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On Test: Shimano Dura-Ace WH-7801-SL wheelset, December 28, 2006

Shimano's best clinchers yet

The new Dura-Ace WH-7801-SL wheelset from Shimano
Photo ©: James Huang
(Click for larger image)

After several years of good (but often not great) wheel offerings, Shimano takes a giant leap forward and ends up with what is, far and away, the best road clincher wheelset to come out of Osaka, according to Cyclingnews Tech Editor James Huang.

Shimano has had a rather uncharacteristically bumpy ride on its journey into the high-end pre-built wheelset market. Its first Dura-Ace model (WH-7700) definitely took the road less traveled, with an unusual, but visually striking, "lateral crossover" lacing pattern where the spokes crisscrossed each other over the centerline of the wheel on their way to being anchored into the opposite side of the rim. Some said it was high-tech; others found it just plain goofy. While Shimano claimed it made for a stiffer and lighter wheel, the sad reality was that they were heavy, unreliable, and difficult to true.

With the advent of Shimano's 10-speed Dura-Ace group came a decidedly more conventional set of wheels to go along with the company's premier component group, the WH-7800/7801. These used a comparatively normal lacing pattern and centrally drilled medium-section rims along with Dura-Ace-derived hubs. All in all, they were reasonably light and worked well, but there was still something missing that kept them out of the spotlight.

'Hello, scandium, my name is Shimano. How are you?'

Shimano is among the last to still use cup-and-cone bearings,
Photo ©: James Huang
(Click for larger image)
The rear hub features standard Dura-Ace 10spd hub internals
Photo ©: James Huang
(Click for larger image)
Shimano runs radial spoke lacing on the driveside
Photo ©: James Huang
(Click for larger image)
A star-shaped non-driveside flange offers more direct torque transfer
Photo ©: James Huang
(Click for larger image)
Both front and rear hubs use a combination of both contact and labyrinth seals
Photo ©: James Huang
(Click for larger image)
An offset rear spoke bed helps to equalize spoke tension
Photo ©: James Huang
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The solid outer wall of the new scandium-enhanced rim
Photo ©: James Huang
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Shimano uses unique braze-on reinforcements
Photo ©: James Huang
(Click for larger image)

At first glance, it would appear that Shimano's newest Dura-Ace WH-7801-SL aluminum clinchers are very similar to the previous WH-7801 model save for a couple of letters and a black-anodized rim, and you would be largely justified in that assessment. Indeed, the WH-7801-SL (say that three times fast…) uses the same set of modified Dura-Ace hubs, including the faster-engaging 10spd-specific aluminum freehub body, lightweight oversized aluminum axles, buttery smooth cup-and-cone bearings, and a plethora of seals.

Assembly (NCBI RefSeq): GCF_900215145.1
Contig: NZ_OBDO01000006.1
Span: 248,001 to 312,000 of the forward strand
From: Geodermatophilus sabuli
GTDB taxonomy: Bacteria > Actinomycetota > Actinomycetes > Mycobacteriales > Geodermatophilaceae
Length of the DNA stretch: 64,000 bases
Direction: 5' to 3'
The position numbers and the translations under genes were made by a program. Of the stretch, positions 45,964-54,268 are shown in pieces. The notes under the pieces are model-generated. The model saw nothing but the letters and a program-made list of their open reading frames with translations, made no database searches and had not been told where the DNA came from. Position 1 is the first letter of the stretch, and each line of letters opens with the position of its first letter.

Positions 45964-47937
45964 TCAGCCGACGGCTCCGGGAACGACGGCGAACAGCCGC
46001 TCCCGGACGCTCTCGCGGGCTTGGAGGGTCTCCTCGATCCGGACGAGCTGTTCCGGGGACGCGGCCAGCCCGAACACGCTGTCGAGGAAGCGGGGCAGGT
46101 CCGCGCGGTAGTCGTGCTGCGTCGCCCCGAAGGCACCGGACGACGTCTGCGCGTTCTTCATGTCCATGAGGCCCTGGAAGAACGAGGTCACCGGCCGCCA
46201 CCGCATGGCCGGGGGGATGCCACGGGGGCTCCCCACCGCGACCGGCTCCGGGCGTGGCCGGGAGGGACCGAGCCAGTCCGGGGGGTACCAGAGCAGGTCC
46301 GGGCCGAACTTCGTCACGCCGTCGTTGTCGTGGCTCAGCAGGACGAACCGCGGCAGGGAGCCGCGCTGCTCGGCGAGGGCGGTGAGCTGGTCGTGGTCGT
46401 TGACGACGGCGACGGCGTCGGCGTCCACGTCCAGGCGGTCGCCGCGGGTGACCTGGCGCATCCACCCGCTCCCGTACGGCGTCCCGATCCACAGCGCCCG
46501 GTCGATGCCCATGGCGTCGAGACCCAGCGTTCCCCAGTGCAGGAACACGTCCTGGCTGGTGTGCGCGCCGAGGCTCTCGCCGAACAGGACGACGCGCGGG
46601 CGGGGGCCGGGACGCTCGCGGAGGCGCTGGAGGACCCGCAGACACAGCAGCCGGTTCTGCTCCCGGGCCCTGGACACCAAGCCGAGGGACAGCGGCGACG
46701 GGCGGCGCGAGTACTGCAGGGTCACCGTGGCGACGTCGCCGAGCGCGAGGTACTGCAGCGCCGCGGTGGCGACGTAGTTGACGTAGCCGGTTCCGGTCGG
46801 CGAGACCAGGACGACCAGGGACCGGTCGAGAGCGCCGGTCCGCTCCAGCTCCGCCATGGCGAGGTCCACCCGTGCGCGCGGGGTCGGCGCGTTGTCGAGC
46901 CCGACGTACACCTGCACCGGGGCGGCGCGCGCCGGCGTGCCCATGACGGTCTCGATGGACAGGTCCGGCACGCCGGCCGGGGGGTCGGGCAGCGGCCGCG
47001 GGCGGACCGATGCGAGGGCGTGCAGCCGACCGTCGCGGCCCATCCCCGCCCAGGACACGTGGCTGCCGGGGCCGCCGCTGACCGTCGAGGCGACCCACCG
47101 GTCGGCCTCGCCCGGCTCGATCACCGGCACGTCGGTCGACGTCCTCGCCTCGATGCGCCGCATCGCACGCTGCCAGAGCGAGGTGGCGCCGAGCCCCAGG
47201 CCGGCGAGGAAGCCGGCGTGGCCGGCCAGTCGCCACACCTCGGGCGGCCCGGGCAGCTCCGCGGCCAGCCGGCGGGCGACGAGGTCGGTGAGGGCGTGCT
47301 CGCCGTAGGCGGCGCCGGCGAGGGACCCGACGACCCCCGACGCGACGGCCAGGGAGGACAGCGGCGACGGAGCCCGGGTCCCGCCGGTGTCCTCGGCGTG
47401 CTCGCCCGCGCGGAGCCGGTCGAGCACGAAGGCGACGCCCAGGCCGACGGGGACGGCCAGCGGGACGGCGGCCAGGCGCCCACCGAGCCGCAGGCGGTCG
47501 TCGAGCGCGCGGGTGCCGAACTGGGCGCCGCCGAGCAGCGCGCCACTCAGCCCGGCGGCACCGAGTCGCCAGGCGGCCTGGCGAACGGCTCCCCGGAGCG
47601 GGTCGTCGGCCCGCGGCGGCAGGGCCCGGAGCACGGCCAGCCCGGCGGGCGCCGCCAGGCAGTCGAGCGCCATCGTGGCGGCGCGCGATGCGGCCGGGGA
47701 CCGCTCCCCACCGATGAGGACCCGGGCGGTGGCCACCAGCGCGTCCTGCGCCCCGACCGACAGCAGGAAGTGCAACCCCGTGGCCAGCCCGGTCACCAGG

Also like the WH-7801, those hubs are joined to 24mm-deep clincher rims with bladed straight-pull stainless steel spokes, in a radial 16h front and 20h radial/two-cross rear pattern, and the proprietary aluminum spoke nipples are located at the hub flange to reduce rotating mass. However, the method by which those spokes attach to the rim, and the rim itself, are a significant departure from the previous iteration.

The new WH-7801-SL now gets a new 24mm-deep scandium-enhanced aluminum rim that is both stronger and lighter than the previous iteration. The rear rim now also includes an offset spoke bed for more even spoke tension, as well as pinned-and-welded seams and fully machined sidewalls.

Like Mavic's higher-end Ksyriums, the outer wall of the rim is completely devoid of holes (save for the one for the valve, of course), adding considerable rigidity. More importantly, Shimano takes advantage of that solid outer wall's airtight nature and further tweaks the shape of the rim to make the WH-7801-SL the only wheelset currently on the market that is fully compatible with Hutchinson's new Road Tubeless system. In fact, Shimano even included tubeless valve stems with these wheels right from their introduction, well before Hutchinson's tires were available to consumers.

Shimano employs a novel system to secure the spokes to the rim since there are no outer holes through which to either insert them or a nipple. In yet another solution to this unique problem, Shimano brazes on small threaded reinforcements at each point of attachment. The jury is out as to which of the various methods is technically superior, but Shimano's system does allow the rim extrusion itself to be a little thinner and requires no machining to reduce unnecessary weight.